THE AISLE SEAT - by Mike McGranaghan


The New Guy feels like the one-millionth teen comedy I've seen in the past five years. Because I grew up in the era of John Hughes, I've always been fascinated by the genre, although I have to admit that the good ones seem few and far between these days. Last Christmas, there was one aptly titled Not Another Teen Movie, and that's how I'm starting to feel. I remember when these kinds of pictures used to be about something. Perhaps it wasn't anything deep, but the effort was at least there. The New Guy just reassembles a bunch of cliches, none of which it takes seriously. Even that might have been okay if the film had actively satirized those cliches.

Convict Eddie Griffin gives advice to high school geek DJ Qualls in The New Guy
DJ Qualls (Road Trip) stars as Dizzy Gillespie Harrison, a high school geek who is part of a group referred to as the "Blips" because they barely make a blip on the social radar. He is the kind of kid who routinely gets his underwear pulled up over his head by the jocks. Dizzy is so frustrated by his inability to get any respect that he starts to act up. The school nurse (Illeana Douglas) incorrectly diagnoses him with Tourette's Syndrome and prescribes some medication (school nurses aren't certified to prescribe meds, but that's a technicality this movie can't be bothered with). The pills make Dizzy go a little crazy, and he ends up spending a night in jail. It is there that he meets Luther (Eddie Griffin), an African-American convict who takes Dizzy under his wing. Luther teaches Dizzy how to be a bad-ass. Among his advice: find the toughest-looking dude at school and beat him up while everyone is watching. Armed with a new look and a new attitude, Dizzy transfers himself to a new high school under the name Gil Harris. He immediately beats up the school bully, Conner (Ross Patterson), thereby attracting the attention of his classmates, particularly class beauty Danielle (Eliza Dushku).

Keeping up his image as the school psycho isn't easy. Part of it involves - say it with me now - ditching his former Blip friends after he starts to gain popularity. He also has to continually show up Conner, which he does by appearing at football games dressed as Gen. Patton or Mel Gibson in Braveheart. The rest of the drill will be familiar to you: Danielle falls in love with Gil, who is really Dizzy, who is afraid that she won't like Dizzy, so he keeps pretending to be Gil. Got that?

Part of the problem with The New Guy is that it's an R-rated film trapped in a PG-13 body. Like so many movies today, it is squeezed into a rating that will allow it to cater to teenagers, even though the material screams for more irreverence. For example, a very early scene finds Dizzy talking to a pretty girl and, uh, subsequently standing at attention. An elderly librarian grabs him by the member in order to drag him to the principal's office. Her grip is so firm that when Dizzy backs up, he ends up pulling the old lady in her chair. Now, you could make the argument that this scene could have been really funny (I won't necessarily agree with you, but you could make it). Unfortunately, the scene has to be staged so that you know what's happening without really seeing it, and that causes the whole joke to collapse under its own weight. By being so careful not to show too much, the editing totally distracts from what's happening. It feels awkward when it should be hilarious.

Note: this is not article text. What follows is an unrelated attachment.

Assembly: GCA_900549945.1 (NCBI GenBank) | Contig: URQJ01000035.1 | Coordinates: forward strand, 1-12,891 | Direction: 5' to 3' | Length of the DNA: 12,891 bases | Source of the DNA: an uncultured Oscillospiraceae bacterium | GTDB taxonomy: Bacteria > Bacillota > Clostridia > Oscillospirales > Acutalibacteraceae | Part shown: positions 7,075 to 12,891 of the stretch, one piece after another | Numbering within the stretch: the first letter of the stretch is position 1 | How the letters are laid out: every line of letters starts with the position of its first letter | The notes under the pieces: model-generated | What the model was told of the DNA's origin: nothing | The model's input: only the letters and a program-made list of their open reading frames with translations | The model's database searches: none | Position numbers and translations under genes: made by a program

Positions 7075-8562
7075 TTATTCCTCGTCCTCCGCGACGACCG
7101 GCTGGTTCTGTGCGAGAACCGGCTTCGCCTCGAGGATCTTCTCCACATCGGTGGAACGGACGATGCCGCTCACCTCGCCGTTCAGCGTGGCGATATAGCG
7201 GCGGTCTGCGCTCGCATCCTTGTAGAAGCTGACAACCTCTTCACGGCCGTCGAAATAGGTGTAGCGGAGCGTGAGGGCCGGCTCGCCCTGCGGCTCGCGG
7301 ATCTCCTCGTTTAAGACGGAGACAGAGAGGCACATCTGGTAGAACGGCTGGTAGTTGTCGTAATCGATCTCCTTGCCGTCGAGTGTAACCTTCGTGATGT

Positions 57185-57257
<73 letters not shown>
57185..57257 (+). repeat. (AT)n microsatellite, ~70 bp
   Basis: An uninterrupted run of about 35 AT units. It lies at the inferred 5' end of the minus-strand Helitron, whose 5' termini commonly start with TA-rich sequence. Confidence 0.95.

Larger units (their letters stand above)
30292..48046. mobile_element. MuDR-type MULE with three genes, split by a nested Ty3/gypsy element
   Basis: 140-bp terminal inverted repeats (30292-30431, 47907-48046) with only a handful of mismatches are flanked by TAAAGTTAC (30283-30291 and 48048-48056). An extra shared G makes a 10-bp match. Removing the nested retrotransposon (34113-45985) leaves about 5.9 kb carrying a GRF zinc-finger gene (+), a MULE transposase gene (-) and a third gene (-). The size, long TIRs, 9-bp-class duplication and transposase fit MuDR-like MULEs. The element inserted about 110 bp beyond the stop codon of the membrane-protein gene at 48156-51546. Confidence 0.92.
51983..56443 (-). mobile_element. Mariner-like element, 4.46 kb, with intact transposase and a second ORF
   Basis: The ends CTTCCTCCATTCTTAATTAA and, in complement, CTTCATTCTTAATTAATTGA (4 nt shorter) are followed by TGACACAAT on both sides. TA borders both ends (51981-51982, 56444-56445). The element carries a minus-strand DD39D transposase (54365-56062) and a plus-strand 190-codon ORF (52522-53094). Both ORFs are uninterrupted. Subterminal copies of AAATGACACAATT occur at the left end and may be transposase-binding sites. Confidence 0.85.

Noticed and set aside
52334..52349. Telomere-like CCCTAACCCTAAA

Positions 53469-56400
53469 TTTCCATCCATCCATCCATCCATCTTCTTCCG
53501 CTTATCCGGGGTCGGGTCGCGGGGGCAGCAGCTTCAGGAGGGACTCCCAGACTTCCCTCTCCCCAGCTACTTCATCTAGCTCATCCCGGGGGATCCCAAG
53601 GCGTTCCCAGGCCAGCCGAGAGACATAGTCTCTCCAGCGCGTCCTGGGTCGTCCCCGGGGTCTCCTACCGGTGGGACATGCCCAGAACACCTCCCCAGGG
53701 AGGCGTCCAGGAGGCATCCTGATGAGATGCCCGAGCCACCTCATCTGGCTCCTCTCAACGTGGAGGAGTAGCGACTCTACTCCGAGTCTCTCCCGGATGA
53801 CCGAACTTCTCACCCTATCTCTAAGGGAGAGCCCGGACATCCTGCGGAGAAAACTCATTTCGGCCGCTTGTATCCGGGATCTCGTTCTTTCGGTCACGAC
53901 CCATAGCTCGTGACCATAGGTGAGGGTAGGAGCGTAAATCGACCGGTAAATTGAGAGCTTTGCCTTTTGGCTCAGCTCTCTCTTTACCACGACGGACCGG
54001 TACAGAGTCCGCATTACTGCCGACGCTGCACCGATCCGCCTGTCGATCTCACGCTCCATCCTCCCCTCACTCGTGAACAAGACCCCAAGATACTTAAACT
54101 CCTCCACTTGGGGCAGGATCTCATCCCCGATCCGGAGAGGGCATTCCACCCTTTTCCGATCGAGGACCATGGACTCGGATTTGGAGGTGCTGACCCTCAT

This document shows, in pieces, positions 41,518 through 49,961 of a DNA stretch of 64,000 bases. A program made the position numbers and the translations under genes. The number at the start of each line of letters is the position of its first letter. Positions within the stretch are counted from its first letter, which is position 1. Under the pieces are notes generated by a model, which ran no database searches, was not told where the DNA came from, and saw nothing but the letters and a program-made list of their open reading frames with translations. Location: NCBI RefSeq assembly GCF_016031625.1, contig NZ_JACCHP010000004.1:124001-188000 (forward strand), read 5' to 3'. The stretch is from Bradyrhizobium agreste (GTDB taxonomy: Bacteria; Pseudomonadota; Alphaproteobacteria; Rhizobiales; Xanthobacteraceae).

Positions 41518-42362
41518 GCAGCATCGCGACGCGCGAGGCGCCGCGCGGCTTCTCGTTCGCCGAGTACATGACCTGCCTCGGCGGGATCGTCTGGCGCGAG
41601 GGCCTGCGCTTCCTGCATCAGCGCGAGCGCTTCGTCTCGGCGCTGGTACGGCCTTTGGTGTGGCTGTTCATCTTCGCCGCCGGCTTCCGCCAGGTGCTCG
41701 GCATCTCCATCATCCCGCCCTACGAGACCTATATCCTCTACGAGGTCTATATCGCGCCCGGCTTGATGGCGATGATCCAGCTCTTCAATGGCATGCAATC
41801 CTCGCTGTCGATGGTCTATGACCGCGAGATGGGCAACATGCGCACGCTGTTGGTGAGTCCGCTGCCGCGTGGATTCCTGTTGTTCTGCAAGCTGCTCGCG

Here's another example: you know those annoying music montages where characters spend four minutes trying on different outfits while pop music blasts from the soundtrack? This film has a totally gratuitous montage in which Danielle tries on a series of revealing swimsuits while dancing around like a stripper. It's clear that the filmmakers wanted to have some T&A, but they stopped themselves short of where they really wanted to be. Either way, the scene would have been offensive for the manner in which it demeans the actress, but if you're gonna be sleazy why only be half-sleazy? At least have the guts to do what you want.

I think there's a decent idea buried in here somewhere. When Dizzy first transformed into Gil, I momentarily thought I was going to like the movie. Let's face it: bad-asses have always been popular in high schools. A comedy exploring this phenomenon could be really enjoyable. But The New Guy ain't that movie. It's filled with over-the-top gags that go nowhere, pointless celebrity cameos by everyone from Vanilla Ice to Gene Simmons, and silly slapstick that fails to hit the target.

That said, I must confess a major oddity about the film. As dull and witless as it generally is, there were two scenes that made me laugh as hard as anything in any movie this year. I'm going to blow them, so if you don't want to know, stop reading. The first is a scene in which Gil stages an entrance at his new school by showing up in a prison wagon, completely restrained like Hannibal Lecter. Armed guards drop him off in front of the school as horrified students look on. The other gag involves Dizzy accidentally lobbing a flaming marshmallow at his father's eye (it's the special effect that's funny, not the concept). Two really hysterical moments in a movie that is otherwise embarrassingly unfunny. I am reminded of John Waters's brilliant comedy Cecil B. Demented, which imagined a Forrest Gump sequel wherein the title character remarked, "Life is like a crabcake. There's some good stuff surrounded by a lot of crap."

( 1/2 out of four)

The New Guy is rated PG-13 for sexual content, language, crude humor and mild drug references. The running time is 1 hour and 29 minutes.

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